Altium was itself the subject of intense merger speculation in 2007, when it came close to a deal with City rival Arden Partners. “We had reasonably meaningful discussions,” Adams admits. “But they came to nothing.” He now says that although they get approaches “the business is very much not for sale.”
As an example of how weak the IPO market has been, Adams says his firm has handled 10 public-to-private deals in the last 12 months alone. He says: “You don’t see a lot of public-to-private deals when the IPO market is strong.”
However, flotations at the lower end of the market may take some time to come back as investors become more discerning. During the boom years for Aim IPOs throughout much of the last decade, a number of firms came to market with leaky business models and inadequate corporate governance. Some investors paid the price. Adams admits: “A lot of stuff went out on Aim that was not of the right quality.”
Some of the firms traditionally operating in the small-cap arena – the likes of Collins Stewart, Numis or Evolution – have reacted to this by trying to take on the bigger investment banks in a bid to attract blue chip clients. Collins Stewart, for instance, became the broker to its FTSE 100 client goldminer Randgold Resources in November.
But Adams says Altium has instead tried to cover more of the mid cap area it already occupies. Over the last two years the business has began for the first time to raise cash for other funds, and to move into money management for wealth funds. The business has also spent the last several months trying to get approval to open offices in the Middle East.
Adams says: “We have hired a guy out there and he and his team have been working on regulatory approval. We expect this to happen in the first half of next year. This will then allow us to get to the sovereign and family wealth funds out there to raise cash.”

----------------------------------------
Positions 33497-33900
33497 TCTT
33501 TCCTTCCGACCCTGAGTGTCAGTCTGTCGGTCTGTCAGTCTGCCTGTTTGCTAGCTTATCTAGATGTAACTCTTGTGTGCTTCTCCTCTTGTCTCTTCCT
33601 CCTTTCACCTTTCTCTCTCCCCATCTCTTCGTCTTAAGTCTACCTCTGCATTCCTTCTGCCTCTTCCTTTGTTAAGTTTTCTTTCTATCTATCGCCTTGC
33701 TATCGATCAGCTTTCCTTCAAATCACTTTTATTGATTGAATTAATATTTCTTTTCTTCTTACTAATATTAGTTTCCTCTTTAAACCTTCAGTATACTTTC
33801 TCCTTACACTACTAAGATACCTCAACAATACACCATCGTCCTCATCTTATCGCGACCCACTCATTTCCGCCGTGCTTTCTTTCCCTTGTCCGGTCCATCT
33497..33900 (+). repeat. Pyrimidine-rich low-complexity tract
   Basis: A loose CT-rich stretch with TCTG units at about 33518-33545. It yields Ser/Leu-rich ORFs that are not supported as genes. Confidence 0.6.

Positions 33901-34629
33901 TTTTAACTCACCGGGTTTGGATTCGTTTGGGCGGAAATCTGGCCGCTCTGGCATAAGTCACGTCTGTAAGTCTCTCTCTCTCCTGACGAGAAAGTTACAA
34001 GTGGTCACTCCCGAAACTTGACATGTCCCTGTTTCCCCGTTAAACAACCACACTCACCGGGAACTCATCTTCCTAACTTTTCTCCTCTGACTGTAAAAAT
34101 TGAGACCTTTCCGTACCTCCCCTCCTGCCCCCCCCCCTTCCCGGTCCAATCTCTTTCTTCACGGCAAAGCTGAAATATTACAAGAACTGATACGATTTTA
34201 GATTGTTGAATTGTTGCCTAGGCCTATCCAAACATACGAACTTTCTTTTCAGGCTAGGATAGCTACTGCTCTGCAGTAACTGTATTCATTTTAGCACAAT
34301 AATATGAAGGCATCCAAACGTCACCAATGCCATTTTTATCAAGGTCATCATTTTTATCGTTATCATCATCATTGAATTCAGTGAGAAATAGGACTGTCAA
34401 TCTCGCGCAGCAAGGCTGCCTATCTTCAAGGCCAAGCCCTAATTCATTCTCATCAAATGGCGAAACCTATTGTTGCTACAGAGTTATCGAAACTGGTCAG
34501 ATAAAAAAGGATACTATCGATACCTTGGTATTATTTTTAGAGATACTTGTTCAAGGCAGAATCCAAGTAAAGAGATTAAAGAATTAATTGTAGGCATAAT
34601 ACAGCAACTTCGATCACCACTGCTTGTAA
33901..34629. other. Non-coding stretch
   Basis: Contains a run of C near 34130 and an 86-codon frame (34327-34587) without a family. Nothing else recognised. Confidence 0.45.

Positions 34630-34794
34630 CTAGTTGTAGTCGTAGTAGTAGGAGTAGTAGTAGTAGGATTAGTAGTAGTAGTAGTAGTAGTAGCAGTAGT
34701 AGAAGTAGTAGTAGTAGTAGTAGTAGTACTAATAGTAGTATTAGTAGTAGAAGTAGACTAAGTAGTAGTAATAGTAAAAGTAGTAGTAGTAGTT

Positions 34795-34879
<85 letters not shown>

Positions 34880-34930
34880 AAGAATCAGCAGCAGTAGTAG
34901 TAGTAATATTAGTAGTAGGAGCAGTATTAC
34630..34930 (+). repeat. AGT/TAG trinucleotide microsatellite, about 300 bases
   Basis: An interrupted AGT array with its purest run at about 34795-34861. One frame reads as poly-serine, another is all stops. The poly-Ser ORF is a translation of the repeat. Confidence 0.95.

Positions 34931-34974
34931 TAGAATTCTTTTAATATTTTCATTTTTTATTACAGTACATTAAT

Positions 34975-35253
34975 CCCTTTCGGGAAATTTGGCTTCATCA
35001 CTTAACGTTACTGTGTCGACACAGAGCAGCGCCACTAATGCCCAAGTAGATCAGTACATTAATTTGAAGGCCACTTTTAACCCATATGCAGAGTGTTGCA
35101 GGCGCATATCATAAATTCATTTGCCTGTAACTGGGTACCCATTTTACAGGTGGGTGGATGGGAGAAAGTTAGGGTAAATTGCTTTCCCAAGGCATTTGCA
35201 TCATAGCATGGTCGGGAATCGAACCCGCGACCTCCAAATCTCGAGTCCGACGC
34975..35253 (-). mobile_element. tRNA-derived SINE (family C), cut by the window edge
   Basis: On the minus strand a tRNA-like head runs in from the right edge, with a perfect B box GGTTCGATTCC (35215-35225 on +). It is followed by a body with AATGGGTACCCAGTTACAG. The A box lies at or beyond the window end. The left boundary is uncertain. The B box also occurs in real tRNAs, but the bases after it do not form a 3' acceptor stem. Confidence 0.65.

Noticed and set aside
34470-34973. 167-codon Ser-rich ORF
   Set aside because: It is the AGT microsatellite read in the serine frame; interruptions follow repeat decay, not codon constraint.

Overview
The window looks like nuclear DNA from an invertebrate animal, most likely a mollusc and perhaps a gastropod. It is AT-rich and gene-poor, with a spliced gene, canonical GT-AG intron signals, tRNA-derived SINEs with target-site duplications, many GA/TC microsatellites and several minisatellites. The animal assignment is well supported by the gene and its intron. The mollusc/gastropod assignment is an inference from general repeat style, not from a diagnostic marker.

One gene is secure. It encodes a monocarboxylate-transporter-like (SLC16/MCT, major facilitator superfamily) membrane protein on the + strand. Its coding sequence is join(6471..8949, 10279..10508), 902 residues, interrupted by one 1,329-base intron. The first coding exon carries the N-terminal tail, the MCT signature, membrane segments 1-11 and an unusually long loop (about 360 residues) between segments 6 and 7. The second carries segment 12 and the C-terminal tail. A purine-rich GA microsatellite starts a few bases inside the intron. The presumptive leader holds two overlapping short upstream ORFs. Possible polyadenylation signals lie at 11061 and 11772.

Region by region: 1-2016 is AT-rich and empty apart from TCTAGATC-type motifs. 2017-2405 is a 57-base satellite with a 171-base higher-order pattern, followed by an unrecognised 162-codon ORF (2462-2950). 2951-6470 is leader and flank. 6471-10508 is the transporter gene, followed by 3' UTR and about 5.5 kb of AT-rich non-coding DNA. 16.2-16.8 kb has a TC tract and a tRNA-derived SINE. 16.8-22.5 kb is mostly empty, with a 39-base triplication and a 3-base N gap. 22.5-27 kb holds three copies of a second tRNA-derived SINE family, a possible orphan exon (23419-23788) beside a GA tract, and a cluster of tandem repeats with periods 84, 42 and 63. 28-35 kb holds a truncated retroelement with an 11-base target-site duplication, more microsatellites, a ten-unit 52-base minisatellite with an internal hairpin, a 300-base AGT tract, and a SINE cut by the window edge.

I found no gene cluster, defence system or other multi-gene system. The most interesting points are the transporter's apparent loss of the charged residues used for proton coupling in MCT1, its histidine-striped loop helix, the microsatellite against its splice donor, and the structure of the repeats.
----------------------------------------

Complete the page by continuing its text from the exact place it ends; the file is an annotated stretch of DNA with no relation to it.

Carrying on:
The days of IPO superprofits may be off the agenda for a while, but Adams says investors are still willing to lend cash to resourceful companies with strong business plans. He also adds: “Private equity is back in the market strongly, and are paying good prices for firms.”
The figures seem to back Adams up. Last year 164 deals were completed worth £18.2bn, compared with just £4.7bn from 122 deals in 2009, according to the Centre for Management Buy-out Research, which is sponsored by Ernst & Young and Barclays Private Equity.
The largest buyout deal in the UK was the £2.9bn public-to-private buyout of engineering company Tomkins by US private equity group Onex, but a flurry of smaller deals came underneath that.
Sales are undoubtedly being made, but these are still way off their 2007 levels.
At the beginning of 2011 the signs are that investors are not ready to swallow the riskier investments they thought little of just four years ago. The City shall soon find out whether this changes as the year progresses.
CV | PHIL ADAMS
Work: Arthur Andersen as a chartered accountant for four years until 1995; joined Apax (as it was called then) in 1996; ran the firm’s Manchester office from 2002 to 2007; became UK chief executive in 2007; became group chief executive in October 2010
Education: Nottingham University, where he read Classics
Family: Married, four children
Lives: Family home in Manchester, Hale and spends three to four days a week in London at the Landsdown Hotel
Hobbies: Liverpool FC, tennis, running